Friday, August 7, 2020

Political Headlines from across Virginia

August 7, 2020
Top of the News

Agency: Virginia Parole Board violated law, policies

By SARAH RANKIN, Associated Press

The Virginia Parole Board and its former chairwoman violated state law and its own policies and procedures in granting the release of a man convicted decades ago of killing a Richmond police officer, according to a report from the state's government watchdog agency that was initially withheld from the public. Republican legislative leaders made public Thursday a six-page report from the Office of the State Inspector General about its investigation into the release of Vincent Martin.

Released from jail at height of pandemic, Alexandria rape suspect allegedly killed his accuser

By TOM JACKMAN, Washington Post (Metered Paywall - 3 articles a month)

The incident in Karla Dominguez's apartment last October was violent, and it was not consensual, she testified in Alexandria District Court in December. The man she accused was indicted on charges including rape, strangulation and abduction and jailed without bond in Alexandria. Then the coronavirus pandemic hit.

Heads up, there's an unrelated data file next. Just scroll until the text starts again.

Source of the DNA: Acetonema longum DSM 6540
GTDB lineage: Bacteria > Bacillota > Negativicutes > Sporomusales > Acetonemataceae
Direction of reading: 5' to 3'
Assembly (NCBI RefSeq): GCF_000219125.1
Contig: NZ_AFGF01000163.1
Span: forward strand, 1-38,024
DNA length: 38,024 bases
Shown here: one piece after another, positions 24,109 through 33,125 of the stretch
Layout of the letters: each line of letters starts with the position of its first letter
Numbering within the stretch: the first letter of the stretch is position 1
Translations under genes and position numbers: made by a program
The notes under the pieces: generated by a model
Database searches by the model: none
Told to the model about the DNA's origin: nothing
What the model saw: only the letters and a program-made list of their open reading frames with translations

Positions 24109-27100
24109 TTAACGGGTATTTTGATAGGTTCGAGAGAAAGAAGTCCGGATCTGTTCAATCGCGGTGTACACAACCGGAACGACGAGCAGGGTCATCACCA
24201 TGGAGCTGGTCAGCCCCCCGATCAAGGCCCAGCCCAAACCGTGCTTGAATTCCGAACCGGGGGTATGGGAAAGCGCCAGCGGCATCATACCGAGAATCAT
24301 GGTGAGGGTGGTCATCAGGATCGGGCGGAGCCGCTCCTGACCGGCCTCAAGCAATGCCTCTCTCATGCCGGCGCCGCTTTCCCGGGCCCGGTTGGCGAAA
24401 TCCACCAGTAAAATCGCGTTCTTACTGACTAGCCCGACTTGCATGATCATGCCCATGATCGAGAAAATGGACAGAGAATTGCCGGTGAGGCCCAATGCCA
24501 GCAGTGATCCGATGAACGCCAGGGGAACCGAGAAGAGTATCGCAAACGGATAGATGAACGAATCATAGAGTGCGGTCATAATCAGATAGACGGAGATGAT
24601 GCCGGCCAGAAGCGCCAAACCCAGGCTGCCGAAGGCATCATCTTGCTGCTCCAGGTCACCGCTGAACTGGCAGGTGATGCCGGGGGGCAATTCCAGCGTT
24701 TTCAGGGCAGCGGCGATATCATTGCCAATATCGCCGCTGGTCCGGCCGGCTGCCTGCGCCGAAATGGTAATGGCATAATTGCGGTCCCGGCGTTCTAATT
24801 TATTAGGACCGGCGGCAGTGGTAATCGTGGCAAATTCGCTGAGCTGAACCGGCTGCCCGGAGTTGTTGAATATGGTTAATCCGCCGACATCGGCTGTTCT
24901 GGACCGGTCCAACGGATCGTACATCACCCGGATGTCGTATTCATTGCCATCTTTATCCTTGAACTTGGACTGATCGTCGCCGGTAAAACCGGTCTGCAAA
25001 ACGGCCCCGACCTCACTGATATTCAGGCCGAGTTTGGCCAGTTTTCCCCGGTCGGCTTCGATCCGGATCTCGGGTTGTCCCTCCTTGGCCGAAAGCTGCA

Senate Democrats introduce police reform omnibus bill creating officer code of conduct

By NED OLIVER, Virginia Mercury

Senate Democrats unveiled police reform legislation Thursday they hope to adopt during a special session of the General Assembly later this month. Endorsed by the caucus' 21-member majority, the 33-page bill proposes a range of new policies from the creation of statewide standards for police officers to a ban on departments obtaining surplus military equipment.

Voter mailings in Va. spread distress

By ANTONIO OLIVO, Washington Post (Metered Paywall - 3 articles a month)

A voter registration group with a history of sending error-ridden mailers has again sown confusion in Virginia, this time tapping into concerns about mail-in ballots sparked by President Trump's repeated allegations — without evidence — of election fraud. The Washington-based Center for Voter Information, a nonprofit geared toward increasing voter participation among underrepresented groups, mailed 2.25 million applications for absentee ballots to voters across the state, with a quarter of them containing a return envelope addressed to the wrong election office, the group said Thursday.

Virginia Department of Health wants to hire around 100 workers to enforce COVID-19 guidelines

By JOHANNA ALONSO, Richmond Times-Dispatch (Metered Paywall - 7 articles a month)